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Old 31-12-2017, 08:46 AM   #16
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Actually I am trying to understand the speed limit.
  • My full speed from ISP is 300 Mbps.
  • My laptop and desktop PC using different 802.11n wireless card/adapter that can reach 150 Mbps (reportedly).
  • I didn't force 5GHz only, and it is on band steering with both 2.4GHz and 5GHz on. I am guessing somehow my wireless connection tends to lock onto the 2.4GHz that imposes a 72 Mbps limit. So I further guess perhaps I am able to reach near 72 Mbps if that's the bottleneck.
  • In reality, the results came out only 20+ to 30+ Mbps, not even near 72 Mbps connection limit.

That's why I am concerned.
72mbps is the defined as the link rate between router and wireless device. In what you gave, i suppose your wireless-N card supports only 1x1 and that to achieve 150mbps, it should also support 5Ghz wireless N as well.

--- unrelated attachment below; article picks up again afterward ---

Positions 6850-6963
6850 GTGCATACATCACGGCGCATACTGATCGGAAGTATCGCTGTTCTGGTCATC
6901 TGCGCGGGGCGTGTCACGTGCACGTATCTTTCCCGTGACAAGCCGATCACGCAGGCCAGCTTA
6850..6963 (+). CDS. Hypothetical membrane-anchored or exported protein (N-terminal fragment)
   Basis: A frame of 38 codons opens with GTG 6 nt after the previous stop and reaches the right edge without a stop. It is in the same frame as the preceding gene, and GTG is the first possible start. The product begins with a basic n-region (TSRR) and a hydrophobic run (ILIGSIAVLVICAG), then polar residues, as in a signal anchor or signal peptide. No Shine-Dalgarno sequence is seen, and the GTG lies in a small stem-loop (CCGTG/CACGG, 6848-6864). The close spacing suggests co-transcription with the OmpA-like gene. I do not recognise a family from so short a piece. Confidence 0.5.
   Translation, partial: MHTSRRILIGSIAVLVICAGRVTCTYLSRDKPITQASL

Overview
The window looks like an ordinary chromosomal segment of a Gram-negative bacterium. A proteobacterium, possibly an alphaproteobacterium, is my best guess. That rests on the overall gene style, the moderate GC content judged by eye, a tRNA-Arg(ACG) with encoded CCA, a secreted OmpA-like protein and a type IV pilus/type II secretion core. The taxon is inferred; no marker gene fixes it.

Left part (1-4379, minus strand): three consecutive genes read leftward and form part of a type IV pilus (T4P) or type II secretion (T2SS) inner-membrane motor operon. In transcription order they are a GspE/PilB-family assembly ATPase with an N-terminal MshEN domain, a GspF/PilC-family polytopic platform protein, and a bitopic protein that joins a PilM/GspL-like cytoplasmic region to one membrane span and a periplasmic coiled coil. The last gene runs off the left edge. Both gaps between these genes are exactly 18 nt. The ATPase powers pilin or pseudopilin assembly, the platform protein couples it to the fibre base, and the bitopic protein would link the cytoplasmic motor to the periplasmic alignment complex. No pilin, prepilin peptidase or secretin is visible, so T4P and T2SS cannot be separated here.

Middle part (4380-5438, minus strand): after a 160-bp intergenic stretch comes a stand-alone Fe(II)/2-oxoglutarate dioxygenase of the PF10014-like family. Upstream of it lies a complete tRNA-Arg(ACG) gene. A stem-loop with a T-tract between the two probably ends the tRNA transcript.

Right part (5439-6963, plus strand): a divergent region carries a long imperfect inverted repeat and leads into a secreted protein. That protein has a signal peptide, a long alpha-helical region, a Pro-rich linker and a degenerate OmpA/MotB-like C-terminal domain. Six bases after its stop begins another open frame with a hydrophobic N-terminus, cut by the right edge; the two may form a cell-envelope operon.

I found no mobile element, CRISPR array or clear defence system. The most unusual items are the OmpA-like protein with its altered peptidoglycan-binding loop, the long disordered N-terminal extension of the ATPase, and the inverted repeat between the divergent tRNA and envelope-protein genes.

Have you tried 5Ghz?
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Old 31-12-2017, 09:30 AM   #17
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Some old laptop only has 2.4GHz wifi and even have 5Ghz also will not get > 100 Mbps. Better get a AC adapter and it should provide ~ 300Mbps. It is quite cheap too. It is available in many shops. Going for AC adapter is the only choice to enhance his speed.

Last edited by Henry Ng; 31-12-2017 at 09:40 AM..
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Old 31-12-2017, 10:14 AM   #18
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Well TS, those speed indicating are all theoretical speed but den again there are factors which affects the wifi speed and thus u comes to a actual/reality speed that ur client devices are capable of.